4. Click the Protocol column to sort according to protocol type. Then look for a line with “GET exe file” (or “http exe file”) and you should see what looks like a link to an executable file. Double click to open it in your browser or right click and copy the URL to confirm it’s what you want. In the example below, the URL for the full 16MB Adobe Flash player installer is sniffed from the 2MB web installer.
URLSnooper can also sniff out images and audio files etc, there’s specific mode to display multimedia links in the Protocol Filter.
HTTPNetworkSniffer is a tiny and portable utility made by Nir Sofer (Nirsoft) which captures HTTP requests and responses between your computer and the server and displays them in an easy to understand view. A good thing about this program is it doesn’t rely solely on the WinPcap capture driver like many other tools do. It also supports Raw sockets which don’t need any third party driver, but requires the tool to be run as administrator. WinPcap is still an option if you have it though, as is the Network Monitor Driver by Microsoft.
1. Using HTTPNetworkSniffer is very easy, simply start the tool and it will ask you to select the network capture method of Raw, Winpcap or Microsoft Network driver, and the network adapter if you have more than one installed. Then click OK.
2. The program will start capturing automatically, and you now just need to launch the installer or click the webpage button etc to capture the URL. Then press the stop button and look at the URL column (far right) in the window to locate the executable. Alternatively double click on the entry to get the full URL you can copy along with other useful information. The image below extracts the full offline installer for Freemake Video Converter from its small web installer.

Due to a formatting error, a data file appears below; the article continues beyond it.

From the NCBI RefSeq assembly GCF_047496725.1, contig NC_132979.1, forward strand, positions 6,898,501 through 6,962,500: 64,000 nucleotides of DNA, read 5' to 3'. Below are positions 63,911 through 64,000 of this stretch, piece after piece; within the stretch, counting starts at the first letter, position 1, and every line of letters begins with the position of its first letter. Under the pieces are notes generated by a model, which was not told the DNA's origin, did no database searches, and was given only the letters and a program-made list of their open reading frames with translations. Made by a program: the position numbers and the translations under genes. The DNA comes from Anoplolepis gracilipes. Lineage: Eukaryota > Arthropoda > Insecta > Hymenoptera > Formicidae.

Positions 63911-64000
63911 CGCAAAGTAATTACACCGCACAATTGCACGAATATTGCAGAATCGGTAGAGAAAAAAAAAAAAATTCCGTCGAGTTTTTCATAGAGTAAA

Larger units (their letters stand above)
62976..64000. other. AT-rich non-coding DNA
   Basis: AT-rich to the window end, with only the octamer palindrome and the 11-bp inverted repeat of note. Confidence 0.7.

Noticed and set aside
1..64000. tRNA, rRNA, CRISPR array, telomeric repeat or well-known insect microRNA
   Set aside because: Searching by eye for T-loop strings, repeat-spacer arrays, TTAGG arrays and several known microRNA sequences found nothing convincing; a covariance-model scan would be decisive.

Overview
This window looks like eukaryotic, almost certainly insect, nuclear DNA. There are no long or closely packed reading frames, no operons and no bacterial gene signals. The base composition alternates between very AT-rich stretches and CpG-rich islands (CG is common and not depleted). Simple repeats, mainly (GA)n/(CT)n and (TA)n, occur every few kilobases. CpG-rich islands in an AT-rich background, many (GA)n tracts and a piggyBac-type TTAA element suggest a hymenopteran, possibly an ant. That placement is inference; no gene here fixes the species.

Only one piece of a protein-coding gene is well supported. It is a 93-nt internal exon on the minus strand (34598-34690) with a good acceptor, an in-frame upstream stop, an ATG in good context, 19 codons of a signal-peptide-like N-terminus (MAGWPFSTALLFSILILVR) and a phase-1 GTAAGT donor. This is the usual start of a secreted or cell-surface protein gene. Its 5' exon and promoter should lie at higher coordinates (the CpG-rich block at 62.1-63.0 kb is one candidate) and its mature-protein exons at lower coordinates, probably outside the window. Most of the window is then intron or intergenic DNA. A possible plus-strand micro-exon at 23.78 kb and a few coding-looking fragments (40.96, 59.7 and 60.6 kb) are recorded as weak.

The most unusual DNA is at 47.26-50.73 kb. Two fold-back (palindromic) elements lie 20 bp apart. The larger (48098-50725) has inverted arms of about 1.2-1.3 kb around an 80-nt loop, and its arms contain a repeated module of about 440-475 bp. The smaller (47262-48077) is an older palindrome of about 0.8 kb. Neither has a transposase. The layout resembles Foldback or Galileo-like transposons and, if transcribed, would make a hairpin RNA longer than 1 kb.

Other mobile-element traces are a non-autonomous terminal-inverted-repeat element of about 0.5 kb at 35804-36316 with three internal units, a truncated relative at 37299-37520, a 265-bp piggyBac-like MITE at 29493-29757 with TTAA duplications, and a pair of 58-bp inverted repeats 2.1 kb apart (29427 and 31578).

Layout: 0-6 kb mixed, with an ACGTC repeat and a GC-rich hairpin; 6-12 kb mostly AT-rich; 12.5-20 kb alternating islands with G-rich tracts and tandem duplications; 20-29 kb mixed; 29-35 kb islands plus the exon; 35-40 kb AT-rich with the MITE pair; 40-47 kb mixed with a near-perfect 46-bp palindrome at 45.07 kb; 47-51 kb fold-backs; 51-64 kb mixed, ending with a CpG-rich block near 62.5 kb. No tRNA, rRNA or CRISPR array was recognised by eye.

A handy thing about HTTPNetworkSniffer is it shows a lot of other packet information columns such as host name, method, user agent, response code & string, content type, referrer, encoding, content length, connection and much more. All columns can be turned on or off via the View menu.
If you want more than just the sniffing of HTTP requests and responses, then another NirSoft tool called SmartSniff is like a more advanced version of HTTPNetworkSniffer. It can also handle sniffing other protocols such as UDP, ICMP, SMTP, POP3 and FTP while providing other functions such as hex dumps etc.
3. Free HTTP Sniffer
If you want a simple to use packet sniffing tool to capture file URL’s then Free HTTP Sniffer is a useful program to look at. There are no advanced options which means it doesn’t clutter up the window with useless information. One or two minor issues are the donate nag on start and the WinPcap driver included is out of date for newer versions of Windows, so you will need the latest installer from WinPcap.org or there will be an error on launch. Usage is very easy: